History of Diabetes Care at Mount Sinai

The Mount Sinai Diabetes Center has a long and esteemed history of outstanding clinical care, research, and education. Our continued commitment to our patients and our community grows out of this longstanding tradition.

The first standard test for detecting sugar in the urine was devised by Mount Sinai’s Dr. Julius Rudisch in 1875. In 1917, under the direction of Dr. Arthur Bookman, a Diabetes Clinic was formally established at The Mount Sinai Hospital, "to give intensive treatment along the most scientific lines to patients suffering from diabetes, nephritis [kidney disease], and other chronic disorders."

At that time, the only treatment used for diabetes was severe dieting, allowing patients to eat just enough food for their bodies to metabolize. As a result, most patients died from malnutrition within a year of beginning ‘therapy.’ In 1922, the function of insulin production in the pancreas was discovered by Canadian physicians and a viable treatment for diabetes was developed.

In 1946, Mount Sinai Diabetes Clinic Director Dr. Henry Dolger, who also founded the Juvenile Diabetes Research Foundation, published a controversial paper stating that injected insulin only treated the symptoms of diabetes, but did not explain its root cause. In the paper, Dolger also identified the correlation between the duration of diabetic disease and its negative effect on vision. This paper was responsible for prodding physicians internationally to continue their research into the cause of diabetes and to develop better treatment strategies.

In the 1960s, Rosalyn Yalow, Ph.D., and Solomon Berson, MD, both joined the faculty of Icahn School of Medicine. They had developed the radioimmunoassay (RIA), a groundbreaking technique that enabled doctors to measure insulin and other hormones in the blood. Dr. Yalow went on to win the Nobel Prize in Medicine in 1977 for their discoveries.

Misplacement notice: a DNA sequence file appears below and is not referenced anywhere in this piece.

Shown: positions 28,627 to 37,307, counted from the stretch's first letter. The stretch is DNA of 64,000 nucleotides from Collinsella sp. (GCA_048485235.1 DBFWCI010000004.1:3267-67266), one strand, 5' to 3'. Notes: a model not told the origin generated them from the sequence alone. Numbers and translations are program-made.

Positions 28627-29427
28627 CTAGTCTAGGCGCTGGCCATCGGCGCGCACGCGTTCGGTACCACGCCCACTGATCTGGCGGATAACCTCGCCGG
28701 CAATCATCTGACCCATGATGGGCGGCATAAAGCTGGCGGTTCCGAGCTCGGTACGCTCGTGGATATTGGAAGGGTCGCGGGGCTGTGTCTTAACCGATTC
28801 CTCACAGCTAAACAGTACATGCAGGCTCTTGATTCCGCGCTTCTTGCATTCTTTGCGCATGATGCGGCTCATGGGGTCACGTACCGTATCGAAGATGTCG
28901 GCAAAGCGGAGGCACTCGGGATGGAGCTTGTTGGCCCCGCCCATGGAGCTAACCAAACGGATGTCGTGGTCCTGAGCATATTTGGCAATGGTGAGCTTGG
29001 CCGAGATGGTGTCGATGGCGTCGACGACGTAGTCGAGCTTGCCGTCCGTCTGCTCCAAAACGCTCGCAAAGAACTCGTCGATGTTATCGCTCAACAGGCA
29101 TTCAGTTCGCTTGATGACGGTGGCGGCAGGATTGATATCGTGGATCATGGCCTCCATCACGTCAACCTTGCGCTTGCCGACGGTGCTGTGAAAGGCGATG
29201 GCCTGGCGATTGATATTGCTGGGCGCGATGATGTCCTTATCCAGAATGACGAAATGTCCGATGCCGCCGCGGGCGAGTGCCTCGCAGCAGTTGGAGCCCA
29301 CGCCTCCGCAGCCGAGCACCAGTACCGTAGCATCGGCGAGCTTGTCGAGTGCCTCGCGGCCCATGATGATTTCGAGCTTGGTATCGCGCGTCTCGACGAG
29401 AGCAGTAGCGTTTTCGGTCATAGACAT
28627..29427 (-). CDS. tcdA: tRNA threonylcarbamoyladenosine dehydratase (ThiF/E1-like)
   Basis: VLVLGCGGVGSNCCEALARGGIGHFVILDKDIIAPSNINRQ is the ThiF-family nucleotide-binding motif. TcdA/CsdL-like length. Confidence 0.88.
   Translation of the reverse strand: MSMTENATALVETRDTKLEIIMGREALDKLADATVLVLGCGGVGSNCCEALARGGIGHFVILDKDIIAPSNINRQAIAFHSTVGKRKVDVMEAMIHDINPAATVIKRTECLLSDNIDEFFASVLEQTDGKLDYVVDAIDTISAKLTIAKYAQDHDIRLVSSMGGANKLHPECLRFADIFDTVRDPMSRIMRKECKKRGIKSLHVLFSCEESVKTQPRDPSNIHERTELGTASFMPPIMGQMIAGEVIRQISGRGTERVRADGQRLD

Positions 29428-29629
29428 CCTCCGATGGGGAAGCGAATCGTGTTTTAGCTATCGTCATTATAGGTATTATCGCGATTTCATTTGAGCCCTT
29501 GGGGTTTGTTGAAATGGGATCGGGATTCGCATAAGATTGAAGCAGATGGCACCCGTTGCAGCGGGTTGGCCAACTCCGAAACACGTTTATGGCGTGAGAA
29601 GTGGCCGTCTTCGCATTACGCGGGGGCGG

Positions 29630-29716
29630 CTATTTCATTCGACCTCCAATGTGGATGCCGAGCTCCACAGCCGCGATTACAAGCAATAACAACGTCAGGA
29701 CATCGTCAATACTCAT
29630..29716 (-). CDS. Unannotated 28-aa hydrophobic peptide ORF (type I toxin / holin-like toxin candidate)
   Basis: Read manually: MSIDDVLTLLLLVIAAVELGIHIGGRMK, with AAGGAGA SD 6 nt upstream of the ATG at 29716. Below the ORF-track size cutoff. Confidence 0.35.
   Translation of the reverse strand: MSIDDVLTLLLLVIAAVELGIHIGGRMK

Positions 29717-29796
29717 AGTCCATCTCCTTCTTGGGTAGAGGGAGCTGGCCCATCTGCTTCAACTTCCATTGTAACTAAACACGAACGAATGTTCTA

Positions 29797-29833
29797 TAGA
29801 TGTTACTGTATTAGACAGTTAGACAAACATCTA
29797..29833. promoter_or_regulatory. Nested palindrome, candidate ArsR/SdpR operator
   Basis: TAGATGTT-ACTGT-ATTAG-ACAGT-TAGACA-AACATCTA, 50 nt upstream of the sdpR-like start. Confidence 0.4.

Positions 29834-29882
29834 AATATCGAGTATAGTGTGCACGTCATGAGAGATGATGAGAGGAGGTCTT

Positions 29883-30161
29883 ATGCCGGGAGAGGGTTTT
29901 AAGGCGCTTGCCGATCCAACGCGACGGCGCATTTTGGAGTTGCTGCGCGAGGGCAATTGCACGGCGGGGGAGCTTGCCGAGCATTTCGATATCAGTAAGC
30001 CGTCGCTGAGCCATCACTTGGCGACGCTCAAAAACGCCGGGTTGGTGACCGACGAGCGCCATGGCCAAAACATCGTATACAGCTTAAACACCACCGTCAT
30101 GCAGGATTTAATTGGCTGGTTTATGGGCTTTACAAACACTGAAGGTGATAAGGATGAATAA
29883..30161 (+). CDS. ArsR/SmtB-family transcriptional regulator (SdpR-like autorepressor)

Another milestone was reached when Max Ellenberg, a Mount Sinai specialist in the neurological complications of diabetes, wrote what would later become the ’bible‘ of diabetes care: ‘Diabetes Mellitus: Theory and Practice’ together with Harold Rifkin. In 1974, Dr. Ellenberg became president of the American Diabetes Association (ADA).

In later years, Mount Sinai physician Stanley Mirsky championed diabetes self-management and wrote the best-selling ‘Diabetes Survival Guide: Understanding the Facts about Diagnosis, Treatment, and Prevention’ for patients. His legacy lives on in the Dr. Stanley Mirsky Education Unit, which is the backbone for Mount Sinai’s ADA-recognized Center of Excellence in Diabetes Self-Management Education with the largest number of sites in the New York Metro area.

As head of the Endocrinology division from 2005 to 2011, Dr. Derek LeRoith redefined Mount Sinai’s role as an international point of reference in research and clinical care. A world-renowned expert on diabetes and cancer, he has authored more than 500 peer-reviewed articles and continues to inspire as the Director of Research for the Division of Endocrinology, Diabetes and Bone Disease.

Today, Dr. Yaron Tomer, Chief of the Division of Endocrinology, Diabetes and Bone Disease and an expert on autoimmunity in thyroid disease and diabetes, is working to further expand the Diabetes Center. The Center’s strong focus on patient care and education is maintained by Dr. Ronald Tamler, Clinical Director of the Mount Sinai Diabetes Center. Dr. Tamler’s vision of patient empowerment is reflected in his background as a certified diabetes educator (CDE) and nutrition-support physician.


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Tel: 212-241-3422
Fax: 646-537-9638

Mount Sinai Diabetes Center
10 East 102 Street, 5th floor
New York, NY 10029